By Sandi Radoja
Belgrade’s beauty owes much to Jelisaveta Nacic, the first female architect in Serbia and the city’s
first chief architect. She was born there on December 31, 1878. She was also the first graduate of the school of architecture at the University of Belgrade, and the first woman to graduate from the Faculty of Engineering when she was only 22.
Following graduation, she sought employment at the Ministry of Construction but was unable to become an official as she did not meet the requirement for military service. Discouraged or not, she moved on and managed to get a job with the City of Belgrade, eventually becoming their first chief architect.
Her work can be seen throughout the city. Most of the buildings she designed have been preserved as cultural heritage, the most famous of which is one of her earliest projects, the King Peter I Elementary School.
In addition to her work in urban settings, she designed many important sites in industrial, religious and private jobs. She designed the Little Staircase in Kalemegdan Park, the Moravian-style Alexander Nevsky Church in Belgrade and a smaller church in Kosovo. She also did numerous apartment buildings and private homes in the city that are still standing today. However, a hospital she designed was destroyed during World War II. According to Ibrajtar Gazibara in “Women in Architecture, Contemporary Architecture in Serbia since 1900,” Nacic designed the first collective housing building for workers.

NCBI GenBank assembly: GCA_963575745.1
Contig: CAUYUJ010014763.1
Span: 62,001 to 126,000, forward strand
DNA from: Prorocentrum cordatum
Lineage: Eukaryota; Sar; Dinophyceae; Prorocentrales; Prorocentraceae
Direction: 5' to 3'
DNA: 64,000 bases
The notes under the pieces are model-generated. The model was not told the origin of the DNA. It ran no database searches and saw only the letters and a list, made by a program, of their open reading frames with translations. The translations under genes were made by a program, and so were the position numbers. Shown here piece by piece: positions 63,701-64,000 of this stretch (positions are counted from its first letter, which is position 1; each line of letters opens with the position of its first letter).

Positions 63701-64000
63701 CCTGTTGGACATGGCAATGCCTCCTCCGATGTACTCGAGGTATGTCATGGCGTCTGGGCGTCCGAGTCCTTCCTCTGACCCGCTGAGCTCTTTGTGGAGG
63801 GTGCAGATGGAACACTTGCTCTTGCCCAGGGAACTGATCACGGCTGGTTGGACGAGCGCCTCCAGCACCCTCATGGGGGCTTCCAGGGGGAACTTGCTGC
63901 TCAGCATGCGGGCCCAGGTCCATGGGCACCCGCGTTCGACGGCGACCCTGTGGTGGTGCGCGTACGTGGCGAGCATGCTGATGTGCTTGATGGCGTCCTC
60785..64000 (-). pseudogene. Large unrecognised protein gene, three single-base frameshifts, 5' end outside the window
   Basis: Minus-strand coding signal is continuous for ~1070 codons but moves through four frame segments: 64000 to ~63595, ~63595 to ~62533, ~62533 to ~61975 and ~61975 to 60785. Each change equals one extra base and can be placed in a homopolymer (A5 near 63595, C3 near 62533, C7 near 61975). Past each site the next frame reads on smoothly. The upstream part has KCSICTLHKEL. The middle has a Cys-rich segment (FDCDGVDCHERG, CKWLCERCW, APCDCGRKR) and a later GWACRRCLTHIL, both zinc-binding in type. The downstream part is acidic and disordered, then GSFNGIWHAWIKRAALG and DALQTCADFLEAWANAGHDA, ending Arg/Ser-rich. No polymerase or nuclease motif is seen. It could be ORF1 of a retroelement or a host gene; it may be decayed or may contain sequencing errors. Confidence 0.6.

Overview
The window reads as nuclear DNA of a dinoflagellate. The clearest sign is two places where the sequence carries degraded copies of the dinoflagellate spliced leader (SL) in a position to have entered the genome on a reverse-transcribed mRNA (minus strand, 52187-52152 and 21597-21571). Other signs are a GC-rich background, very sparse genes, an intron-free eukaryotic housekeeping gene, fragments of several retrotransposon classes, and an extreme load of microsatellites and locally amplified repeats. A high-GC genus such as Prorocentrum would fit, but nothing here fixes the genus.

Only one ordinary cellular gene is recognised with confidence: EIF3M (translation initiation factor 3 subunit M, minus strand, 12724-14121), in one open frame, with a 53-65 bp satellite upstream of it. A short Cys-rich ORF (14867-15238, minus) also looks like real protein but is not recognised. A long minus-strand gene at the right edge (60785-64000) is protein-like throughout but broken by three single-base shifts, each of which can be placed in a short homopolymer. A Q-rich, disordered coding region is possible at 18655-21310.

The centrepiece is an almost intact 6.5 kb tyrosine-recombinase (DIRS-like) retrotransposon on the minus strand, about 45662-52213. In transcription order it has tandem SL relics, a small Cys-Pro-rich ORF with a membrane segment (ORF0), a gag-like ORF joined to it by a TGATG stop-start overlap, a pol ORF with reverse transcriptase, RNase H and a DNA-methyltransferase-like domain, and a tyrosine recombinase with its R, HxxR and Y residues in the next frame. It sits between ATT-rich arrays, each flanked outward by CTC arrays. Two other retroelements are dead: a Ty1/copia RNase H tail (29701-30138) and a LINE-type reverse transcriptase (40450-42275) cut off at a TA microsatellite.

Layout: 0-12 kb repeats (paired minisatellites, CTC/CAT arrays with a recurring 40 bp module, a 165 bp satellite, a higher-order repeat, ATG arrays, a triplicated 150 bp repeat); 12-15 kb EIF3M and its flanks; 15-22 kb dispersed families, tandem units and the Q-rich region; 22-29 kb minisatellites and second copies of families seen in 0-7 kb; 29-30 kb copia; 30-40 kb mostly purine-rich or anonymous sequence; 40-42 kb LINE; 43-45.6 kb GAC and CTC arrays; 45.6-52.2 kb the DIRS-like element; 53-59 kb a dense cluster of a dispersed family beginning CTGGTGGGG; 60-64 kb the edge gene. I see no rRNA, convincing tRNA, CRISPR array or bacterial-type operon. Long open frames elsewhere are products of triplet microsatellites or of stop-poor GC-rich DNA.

Her career lasted less than 16 years as it ground to halt when she was interned in a camp in Hungary during World War I. It was there she met her husband Luka Lukai. Following the war, the couple moved to Dubrovnik together where she died on June 6, 1955.
While she is remembered for her talent that changed the city’s landscape, her contribution goes far beyond architecture as she inspired women to choose professions previously reserved exclusively for men.